Ferguson: Yes, Doug, I can safely say that you are not the first to point that out! “Why bother when we know that hearing aids work?” some have said.

Beck: Then again, yours was welcome and a delight, as we haven’t had an investigation into this issue with respect to modern contemporary hearing aids. And per Cochrane, I have to congratulate you and your co-authors also, because you laid out the arguments very well in terms of the level of evidence—which was graded as “moderate.” This is, frankly, unusual for systematic reviews and sets a new standard for all of us.

Ferguson: Thanks, Doug. As you recall, Theresa Chisolm and colleagues2 published on this very subject in the February 2007 JAAA, when systematic reviews were pretty new to audiology. However, as that review only included studies up to 2004, we thought the time was right for an update of the published evidence.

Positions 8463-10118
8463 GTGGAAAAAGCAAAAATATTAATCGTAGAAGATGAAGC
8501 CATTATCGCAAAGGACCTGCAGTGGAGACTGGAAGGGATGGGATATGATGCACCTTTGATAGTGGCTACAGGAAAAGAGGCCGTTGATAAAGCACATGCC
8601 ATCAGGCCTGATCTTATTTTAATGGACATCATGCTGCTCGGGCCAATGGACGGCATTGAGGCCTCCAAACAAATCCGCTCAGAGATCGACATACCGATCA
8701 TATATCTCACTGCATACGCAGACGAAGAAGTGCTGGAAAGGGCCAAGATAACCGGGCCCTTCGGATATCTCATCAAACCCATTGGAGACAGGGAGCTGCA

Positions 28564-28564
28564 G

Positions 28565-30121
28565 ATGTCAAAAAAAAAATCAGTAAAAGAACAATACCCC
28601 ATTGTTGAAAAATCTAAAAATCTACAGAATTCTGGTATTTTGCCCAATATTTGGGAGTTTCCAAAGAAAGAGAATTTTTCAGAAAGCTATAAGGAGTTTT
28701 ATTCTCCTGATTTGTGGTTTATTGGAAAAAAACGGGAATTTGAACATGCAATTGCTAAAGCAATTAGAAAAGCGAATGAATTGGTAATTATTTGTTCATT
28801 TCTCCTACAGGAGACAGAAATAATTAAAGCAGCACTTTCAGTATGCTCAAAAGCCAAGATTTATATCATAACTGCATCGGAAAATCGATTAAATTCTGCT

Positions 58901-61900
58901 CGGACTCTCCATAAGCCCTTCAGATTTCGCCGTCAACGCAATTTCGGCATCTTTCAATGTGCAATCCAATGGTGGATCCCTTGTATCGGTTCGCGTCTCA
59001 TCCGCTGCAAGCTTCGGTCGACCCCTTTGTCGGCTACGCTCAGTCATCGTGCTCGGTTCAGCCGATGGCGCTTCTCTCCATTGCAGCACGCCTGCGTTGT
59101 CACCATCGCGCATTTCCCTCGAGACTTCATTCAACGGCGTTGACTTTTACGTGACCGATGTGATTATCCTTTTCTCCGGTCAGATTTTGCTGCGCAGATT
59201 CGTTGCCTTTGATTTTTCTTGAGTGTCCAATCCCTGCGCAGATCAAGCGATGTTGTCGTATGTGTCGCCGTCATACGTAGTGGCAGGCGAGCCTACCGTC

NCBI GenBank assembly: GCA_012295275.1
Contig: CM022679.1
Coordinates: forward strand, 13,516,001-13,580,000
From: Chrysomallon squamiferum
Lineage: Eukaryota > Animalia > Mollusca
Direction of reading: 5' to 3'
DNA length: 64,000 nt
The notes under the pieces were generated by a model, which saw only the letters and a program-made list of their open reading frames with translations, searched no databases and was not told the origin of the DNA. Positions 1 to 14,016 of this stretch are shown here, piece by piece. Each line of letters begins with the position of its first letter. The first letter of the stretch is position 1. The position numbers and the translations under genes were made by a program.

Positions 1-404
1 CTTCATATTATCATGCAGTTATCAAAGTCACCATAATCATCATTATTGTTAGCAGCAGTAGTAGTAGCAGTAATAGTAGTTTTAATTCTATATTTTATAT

Two differences were that we looked at the question of effectiveness of hearing aids in adults with mild-moderate hearing loss (MMHL), and also based this solely on peer-reviewed papers reporting randomized controlled trials (RCTs), a high level of evidence. We decided to approach this using the highly prescribed and specified methods laid out by the Cochrane Collaboration, which is the international “gold standard” for systematic reviews. It was quite an in-depth and lengthy process, including publication of a review protocol that detailed every aspect of the process prior to starting the review—nothing went undefined! We screened almost 3,000 research articles, from which only 5 studies met the predefined eligibility criteria.